I’m a white, middle class man. I attend a church of mostly white, middle class people. My church is located in the middle of a very poor, almost exclusively black neighborhood. The average family lives in the neighborhood for less than six months. The brokenness and poverty there is palpable and unsettles me. The majority of the church’s outreach ministry is to that community, particularly its children and teens. A lot of kids come to the children’s/youth service on Wednesday nights, where they play basketball, eat a meal, and have a Bible study or short lesson. Some of those kids come on Sunday mornings. Even more of the people from the neighborhood come to our various outreach events, such as our Christmas, Halloween (er . . .  Fall Festival), and Juneteenth parties.

When my family joined this church and started getting involved in its ministry, I thought that we were there to do good work in the community—to bring Jesus to these impoverished African Americans who mostly didn’t attend church. We were there to help them learn how to raise their children, achieve financial stability, prepare healthy meals, and the like. I thought that I had something to offer this community because I had “made it”: I am a Christian, financially stable, well educated, and I know how to cook.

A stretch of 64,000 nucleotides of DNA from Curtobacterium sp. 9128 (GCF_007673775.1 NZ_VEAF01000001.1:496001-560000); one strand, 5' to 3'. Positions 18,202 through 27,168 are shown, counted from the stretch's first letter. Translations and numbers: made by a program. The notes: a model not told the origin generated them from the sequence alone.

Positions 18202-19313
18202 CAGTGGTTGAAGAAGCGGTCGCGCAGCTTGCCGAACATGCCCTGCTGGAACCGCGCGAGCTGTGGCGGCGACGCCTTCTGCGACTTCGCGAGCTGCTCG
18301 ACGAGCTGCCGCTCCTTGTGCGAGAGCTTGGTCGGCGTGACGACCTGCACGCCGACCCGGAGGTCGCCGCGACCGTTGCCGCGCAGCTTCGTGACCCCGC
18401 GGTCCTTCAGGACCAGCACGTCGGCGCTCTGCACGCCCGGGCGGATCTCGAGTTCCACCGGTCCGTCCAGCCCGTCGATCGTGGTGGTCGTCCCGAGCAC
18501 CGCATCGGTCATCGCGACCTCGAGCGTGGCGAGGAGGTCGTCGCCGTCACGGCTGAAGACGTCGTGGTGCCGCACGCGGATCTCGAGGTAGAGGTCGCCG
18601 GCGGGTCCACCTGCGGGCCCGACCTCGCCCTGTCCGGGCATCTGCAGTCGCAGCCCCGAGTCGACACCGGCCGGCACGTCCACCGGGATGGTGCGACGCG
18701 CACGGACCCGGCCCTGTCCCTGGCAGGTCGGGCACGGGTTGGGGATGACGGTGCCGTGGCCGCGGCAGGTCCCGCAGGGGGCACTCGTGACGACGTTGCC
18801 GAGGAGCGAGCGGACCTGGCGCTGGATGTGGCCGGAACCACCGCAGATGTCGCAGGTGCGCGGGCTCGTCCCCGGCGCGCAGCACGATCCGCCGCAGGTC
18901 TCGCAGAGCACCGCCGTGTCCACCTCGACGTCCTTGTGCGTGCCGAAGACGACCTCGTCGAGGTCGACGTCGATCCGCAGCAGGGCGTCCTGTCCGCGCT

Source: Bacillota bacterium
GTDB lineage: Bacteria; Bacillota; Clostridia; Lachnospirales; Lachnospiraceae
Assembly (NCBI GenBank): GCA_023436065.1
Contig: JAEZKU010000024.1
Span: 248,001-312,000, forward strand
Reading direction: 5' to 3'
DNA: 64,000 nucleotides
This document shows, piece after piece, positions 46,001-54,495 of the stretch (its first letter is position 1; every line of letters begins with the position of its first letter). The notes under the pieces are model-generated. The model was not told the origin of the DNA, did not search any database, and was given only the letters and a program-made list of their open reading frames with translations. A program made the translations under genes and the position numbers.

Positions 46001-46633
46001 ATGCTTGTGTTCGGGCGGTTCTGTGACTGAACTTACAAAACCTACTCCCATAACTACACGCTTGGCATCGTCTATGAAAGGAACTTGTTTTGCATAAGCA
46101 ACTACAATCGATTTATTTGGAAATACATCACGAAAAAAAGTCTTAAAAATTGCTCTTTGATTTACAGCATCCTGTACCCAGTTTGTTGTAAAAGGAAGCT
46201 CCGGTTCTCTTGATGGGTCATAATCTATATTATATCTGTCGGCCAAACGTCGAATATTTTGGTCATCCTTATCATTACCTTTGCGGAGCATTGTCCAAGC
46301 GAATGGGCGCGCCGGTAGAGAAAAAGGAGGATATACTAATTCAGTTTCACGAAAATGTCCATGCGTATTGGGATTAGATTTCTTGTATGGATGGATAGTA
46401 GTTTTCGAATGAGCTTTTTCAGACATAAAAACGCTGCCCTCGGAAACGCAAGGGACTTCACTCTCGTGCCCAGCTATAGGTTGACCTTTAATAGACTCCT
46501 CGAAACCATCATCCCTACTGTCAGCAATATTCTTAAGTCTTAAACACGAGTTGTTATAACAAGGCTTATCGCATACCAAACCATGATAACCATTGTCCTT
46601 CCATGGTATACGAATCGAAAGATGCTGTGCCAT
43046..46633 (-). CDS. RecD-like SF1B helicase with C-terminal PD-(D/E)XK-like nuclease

Several months ago I resigned from my job as an assistant professor. That led to a lot of long discussions with my wife about what we want to do, where we want to live, and how we want to live. A major issue we kept coming back to was living locally, to being fully engaged in a local community for the good of that community, to living in the same neighborhood where we worship on Sundays. And that made me start thinking about the outreach work we do at our church, and specifically about my assumptions about the people who live in that community and the good I bring them. Then it just slapped me in the face: what if it wasn’t the community who needed me and my church, but rather me and my church who needed that community? What if God had placed the community there to help me? I (and my family) have gifts to contribute, sure, but my arrogance didn’t let me see these people as people. I need them. I’d elevated myself above a whole neighborhood on the basis of my education and bank account, not thinking in the slightest that perhaps I had something to learn from these people. I was wrong. I’m no white knight.

Russ Meek

Author, editor, and lecturer in Old Testament and Hebrew at Ohio Theological Institute